The importance of free museums in enriching our culture
The debate over whether entry to UK museums should be free for all has arisen again recently, in response to the news that local authority funding cuts (following the summer budget and Comprehensive Spending Review) are likely to cause a wave of admissions charges introduced by museums and galleries all over the country. Commentators from both sides of the party political divide have weighed in with opinions about the rationale for and potential effects of charging for entry on the sustainability of museums, and their business models and visitor profiles.
This is not the first time this issue has been debated in the UK press since universal free access to state-supported museums became part of UK cultural policy in 2001, under the then Culture Secretary Chris Smith’s stewardship. The policy was questioned six years later, when the shadow secretary, Hugo Swire, suggested that museums and galleries should be allowed the freedom to charge as part of the Conservative manifesto, and the issue has been a perennial item in parliamentary debate. Free admission was however championed as an important audience development tool on the policy’s 10th anniversary, as visitor numbers in the national museums were seen to rise by over 150% over that time period. As one of the few policy continuities between the former Labour government and the Coalition, this was a celebration of muted tones in terms of widening participation but couched in relation of economic benefits through tourism benefits and boosting the UK internationally.
The issue has also been debated in relation to practice elsewhere, investigating the different policies and their effects in other countries. Here, policy rationales reflect national discourses: interestingly, Swedish museums charge as the practicalities of changing the status quo are deemed impractical. When museums have dropped charges in the past there have been concerns about that this was unfair to other sector which make up the creative and cultural infrastructure, such as cinemas and theatre. In France, the temporary removal of charges allowed policy makers to conduct research and inform a partial subsidy for younger visitors only, since the main effect was increase in repeat visits from the same demographics.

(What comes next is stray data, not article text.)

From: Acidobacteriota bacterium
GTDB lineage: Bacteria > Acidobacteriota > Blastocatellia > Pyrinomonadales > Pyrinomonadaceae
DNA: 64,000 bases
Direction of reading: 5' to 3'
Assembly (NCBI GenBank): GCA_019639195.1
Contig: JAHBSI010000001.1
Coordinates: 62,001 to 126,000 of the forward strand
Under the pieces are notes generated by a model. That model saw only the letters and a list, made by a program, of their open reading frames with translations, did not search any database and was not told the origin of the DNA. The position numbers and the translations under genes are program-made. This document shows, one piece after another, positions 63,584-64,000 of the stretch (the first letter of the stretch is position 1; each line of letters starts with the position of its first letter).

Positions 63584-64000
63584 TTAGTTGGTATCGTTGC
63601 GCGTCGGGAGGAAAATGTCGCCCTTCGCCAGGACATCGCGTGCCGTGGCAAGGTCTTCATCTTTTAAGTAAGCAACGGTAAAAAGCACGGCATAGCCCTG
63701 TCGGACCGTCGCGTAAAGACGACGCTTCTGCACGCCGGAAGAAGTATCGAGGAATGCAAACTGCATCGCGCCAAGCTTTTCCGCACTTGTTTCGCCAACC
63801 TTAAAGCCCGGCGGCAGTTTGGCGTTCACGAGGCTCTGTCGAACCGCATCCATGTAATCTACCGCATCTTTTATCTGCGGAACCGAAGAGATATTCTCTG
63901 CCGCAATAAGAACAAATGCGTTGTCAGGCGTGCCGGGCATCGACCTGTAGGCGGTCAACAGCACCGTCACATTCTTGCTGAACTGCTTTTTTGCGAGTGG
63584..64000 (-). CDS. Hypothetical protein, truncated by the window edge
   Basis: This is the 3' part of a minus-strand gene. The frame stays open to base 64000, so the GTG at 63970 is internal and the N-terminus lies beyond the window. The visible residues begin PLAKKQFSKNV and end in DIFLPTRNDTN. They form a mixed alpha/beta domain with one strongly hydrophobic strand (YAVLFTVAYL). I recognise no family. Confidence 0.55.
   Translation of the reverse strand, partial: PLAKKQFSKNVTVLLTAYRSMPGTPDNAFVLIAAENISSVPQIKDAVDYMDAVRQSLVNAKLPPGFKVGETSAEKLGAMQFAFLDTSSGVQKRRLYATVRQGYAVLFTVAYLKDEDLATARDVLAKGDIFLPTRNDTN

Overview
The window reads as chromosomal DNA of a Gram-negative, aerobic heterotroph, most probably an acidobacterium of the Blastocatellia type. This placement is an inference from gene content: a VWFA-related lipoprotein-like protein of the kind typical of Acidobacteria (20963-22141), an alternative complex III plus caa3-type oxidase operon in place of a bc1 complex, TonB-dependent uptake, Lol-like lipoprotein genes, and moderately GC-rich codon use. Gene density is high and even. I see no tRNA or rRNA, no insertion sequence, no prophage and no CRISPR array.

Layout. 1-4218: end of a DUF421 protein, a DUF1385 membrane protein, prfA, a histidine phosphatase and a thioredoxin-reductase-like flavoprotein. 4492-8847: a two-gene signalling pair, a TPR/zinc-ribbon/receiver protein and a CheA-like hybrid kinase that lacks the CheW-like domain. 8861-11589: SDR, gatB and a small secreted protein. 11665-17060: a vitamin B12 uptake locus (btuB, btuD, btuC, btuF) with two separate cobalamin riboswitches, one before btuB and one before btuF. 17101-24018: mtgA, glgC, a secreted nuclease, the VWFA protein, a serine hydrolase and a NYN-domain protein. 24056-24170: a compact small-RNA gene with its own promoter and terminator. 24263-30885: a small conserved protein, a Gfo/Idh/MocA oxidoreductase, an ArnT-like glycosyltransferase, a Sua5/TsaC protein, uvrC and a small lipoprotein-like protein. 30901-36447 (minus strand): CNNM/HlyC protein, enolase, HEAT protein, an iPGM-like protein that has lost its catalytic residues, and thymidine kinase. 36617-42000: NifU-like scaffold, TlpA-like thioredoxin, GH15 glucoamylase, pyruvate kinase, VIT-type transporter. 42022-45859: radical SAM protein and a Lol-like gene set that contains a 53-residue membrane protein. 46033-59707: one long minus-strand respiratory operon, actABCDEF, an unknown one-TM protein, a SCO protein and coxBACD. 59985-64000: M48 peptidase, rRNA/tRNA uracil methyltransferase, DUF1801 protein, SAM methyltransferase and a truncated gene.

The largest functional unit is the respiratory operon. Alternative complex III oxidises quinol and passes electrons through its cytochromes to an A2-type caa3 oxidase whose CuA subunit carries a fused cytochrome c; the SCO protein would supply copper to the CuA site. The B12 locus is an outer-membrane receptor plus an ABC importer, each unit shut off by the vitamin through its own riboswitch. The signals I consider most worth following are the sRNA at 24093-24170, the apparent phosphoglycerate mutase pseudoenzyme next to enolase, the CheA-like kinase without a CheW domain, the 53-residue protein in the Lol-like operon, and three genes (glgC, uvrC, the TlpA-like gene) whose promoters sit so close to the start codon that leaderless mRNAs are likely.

In the UK too the rationale for ring-fencing this form of cultural participation has been challenged. Dominic Lawson questioned why short-lived free swimming policy was reversed when the benefits of free museums were mainly felt overseas, with visitor numbers rising highest in terms of foreign tourists, but falling in lower socio-economic groups in the indigenous population from 9 to 7.4 per cent of the total in 2011-2012. This, he implied, only confirmed the interest of the coalition government in pandering to the metropolitan arts elite because it “sounds good” (but ignoring the rest of the population).
Currently the arguments for charging include the potential for increased income to improve the quality of museums, cross-subsidy for other services museums provide (such as making art history films) and better pay to historically over-qualified and under-rewarded museum staff. The biggest problems will not come for the nationals however but for the smaller local museums. In his provocative response, Jonathan Jones concedes many of these will maintain free access as they will never attract enough visitors. He also asserts we shouldn’t confuse the principle of a mixed economy for museums with the debates concerning the privatisation of the NHS.